Modern technological advances can have a certain irony: things created to do good sometimes also cause harm. A fascinating new development in recent years is that things originally created for harm can be made useful. Drones, or unmanned air vehicles (UAVs), are an example of this. Although originally intended for combat, UAVs have been used to expand the economic sector. They are now more protected for people who inspect infrastructure and the integrity of buildings.
Data is showing that drones are soaring to new heights and their use is expected to grow substantially–and consistently–in the coming years.
In the United States, more than 1.7 million drones had been registered by January 2021. The government and private sector spent $13 billion on drones. Seed Scientific reports that drones will be used in approximately $127 billion of economic activity over the next five-years, with a 15.37% annual growth rate.
Marc Dumont, a Canadian drone pilot, is located in Alberta. Dumont was interested in drones’ potential applications for protecting the environment, as well as the ways in which they could be used in his soon-to-launch beaver control company.
“When you are working to protect land, water, and creatures, it is helpful to have a bird’s eye view of what is happening with the water and the land,” Alberta’s Marc Dumont said. “Using the drone helps me find more effective and creative solutions to problems created by beavers, like installing exclusion fences or flow devices, and determining where they should be installed. These are important tools to harness when attempting to mitigate beaver damage to an area while also preserving their lives.”
Dumont’s path to entrepreneurship is storied and involves bachelor’s and master’s degrees from the University of Alberta before he decided to pivot, obtain his Environmental Monitoring certificate and study to become a professional beaver control specialist under the guidance and mentorship of the Beaver Institute, led by Mike Callaghan. It was an organic process to become a drone pilot, and later use that skill for his business as a beaver conflict specialist. He saw a need and a problem in his world. Like many entrepreneurs around the globe, he decided to solve it.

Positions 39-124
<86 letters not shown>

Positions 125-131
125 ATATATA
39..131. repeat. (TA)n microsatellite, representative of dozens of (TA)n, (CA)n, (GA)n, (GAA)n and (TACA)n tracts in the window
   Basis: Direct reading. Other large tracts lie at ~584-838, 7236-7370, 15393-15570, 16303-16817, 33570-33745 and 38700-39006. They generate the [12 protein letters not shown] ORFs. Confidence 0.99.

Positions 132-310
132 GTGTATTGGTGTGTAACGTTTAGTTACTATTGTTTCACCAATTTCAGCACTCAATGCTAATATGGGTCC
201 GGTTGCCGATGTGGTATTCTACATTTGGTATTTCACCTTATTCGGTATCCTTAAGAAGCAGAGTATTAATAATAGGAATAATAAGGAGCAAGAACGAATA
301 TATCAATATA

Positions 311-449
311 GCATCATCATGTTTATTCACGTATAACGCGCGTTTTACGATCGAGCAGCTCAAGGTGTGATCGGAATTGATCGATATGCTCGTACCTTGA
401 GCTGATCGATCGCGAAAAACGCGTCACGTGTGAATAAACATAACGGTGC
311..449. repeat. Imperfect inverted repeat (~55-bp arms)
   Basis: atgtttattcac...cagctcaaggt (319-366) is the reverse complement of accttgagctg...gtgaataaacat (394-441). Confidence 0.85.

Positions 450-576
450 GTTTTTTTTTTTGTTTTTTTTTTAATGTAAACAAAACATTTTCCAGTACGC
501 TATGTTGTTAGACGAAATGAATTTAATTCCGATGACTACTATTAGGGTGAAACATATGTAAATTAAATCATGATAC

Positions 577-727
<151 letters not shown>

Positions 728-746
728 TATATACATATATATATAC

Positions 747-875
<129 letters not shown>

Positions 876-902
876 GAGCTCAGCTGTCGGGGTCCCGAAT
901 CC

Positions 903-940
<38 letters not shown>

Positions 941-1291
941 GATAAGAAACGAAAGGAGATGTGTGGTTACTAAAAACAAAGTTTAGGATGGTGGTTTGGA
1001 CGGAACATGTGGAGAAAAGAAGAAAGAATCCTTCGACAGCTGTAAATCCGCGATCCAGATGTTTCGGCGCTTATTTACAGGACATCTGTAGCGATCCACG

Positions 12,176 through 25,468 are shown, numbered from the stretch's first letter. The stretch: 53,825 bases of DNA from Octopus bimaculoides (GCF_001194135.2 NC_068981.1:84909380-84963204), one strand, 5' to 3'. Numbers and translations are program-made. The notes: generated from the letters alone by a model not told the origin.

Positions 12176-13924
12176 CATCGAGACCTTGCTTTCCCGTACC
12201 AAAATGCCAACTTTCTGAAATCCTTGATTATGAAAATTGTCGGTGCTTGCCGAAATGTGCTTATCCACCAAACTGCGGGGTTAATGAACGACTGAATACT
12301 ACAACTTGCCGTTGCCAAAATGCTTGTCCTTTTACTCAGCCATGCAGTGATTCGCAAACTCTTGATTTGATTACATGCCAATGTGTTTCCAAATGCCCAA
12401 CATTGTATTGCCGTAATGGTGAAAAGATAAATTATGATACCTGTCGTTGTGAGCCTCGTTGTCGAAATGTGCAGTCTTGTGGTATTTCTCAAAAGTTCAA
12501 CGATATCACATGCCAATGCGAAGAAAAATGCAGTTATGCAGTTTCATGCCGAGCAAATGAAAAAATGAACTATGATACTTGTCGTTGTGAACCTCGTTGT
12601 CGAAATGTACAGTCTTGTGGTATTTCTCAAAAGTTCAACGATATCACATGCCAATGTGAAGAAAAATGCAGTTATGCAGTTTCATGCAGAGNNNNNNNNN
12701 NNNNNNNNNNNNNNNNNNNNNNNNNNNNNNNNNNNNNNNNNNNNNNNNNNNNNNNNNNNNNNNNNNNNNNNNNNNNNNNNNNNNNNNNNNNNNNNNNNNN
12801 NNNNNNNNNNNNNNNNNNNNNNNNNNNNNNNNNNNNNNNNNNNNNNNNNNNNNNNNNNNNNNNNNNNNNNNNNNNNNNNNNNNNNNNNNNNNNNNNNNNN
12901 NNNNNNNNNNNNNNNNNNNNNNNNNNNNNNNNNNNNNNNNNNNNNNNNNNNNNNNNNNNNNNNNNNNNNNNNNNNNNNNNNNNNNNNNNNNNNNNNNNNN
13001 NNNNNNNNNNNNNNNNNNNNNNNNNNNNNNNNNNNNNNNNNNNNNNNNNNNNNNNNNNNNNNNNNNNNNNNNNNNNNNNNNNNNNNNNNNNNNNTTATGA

“Beavers were beginning to have a considerable negative impact on my property, my neighbor’s property and the municipal road leading to them, and I know that many people simply think that trapping them is an effective solution,” he said.
He said that trapping is effective for short-term situations but not long-term. However, the practice has been widely condemned as inefficient and costly.
“It took hundreds of years to almost eradicate beavers. They are resilient and we have had many decades to see the benefits they provide to ecosystems. I was keen to find a solution that recognized this, while also protecting the integrity of property – whether it be roads, homes, agricultural land and recreational properties. It is absolutely possible to co-exist with beavers and even thrive, once we become aware of the critical role these unassuming animals have in improving the natural world around us,” he said.
The drone is not only making a mark in environmental monitoring.
“What is exciting about becoming a certified drone pilot right now is that we are all getting in on the ground floor into what will be a booming industry. There is money to be made and a lot of good to be done,” Dumont said. “Many other drone pilots I know are facing a difficult choice: you eventually have to specialize, to some degree. The applications and opportunities are so endless, they feel like they are almost drowning in ideas.”
Commercial UAV News reports that drone pilots have high potential for growth in several areas, including law enforcement and thermal imaging, which is used to track suspects and search and rescue teams to find victims. They also conduct roof assessments and film and television photography.
Dumont stated that the market is full of opportunities and Dumont believes there will be more drone-based mitigation experts and engineers. This technology can provide greater precision, efficiency, and monitoring.
“My professional life could have gone in a lot of different directions,” Dumont said. “Harnessing technological advancements for the benefit of the natural world is exciting. This, I believe, is a sector that would be perfect for any environmentally conscious entrepreneur.”
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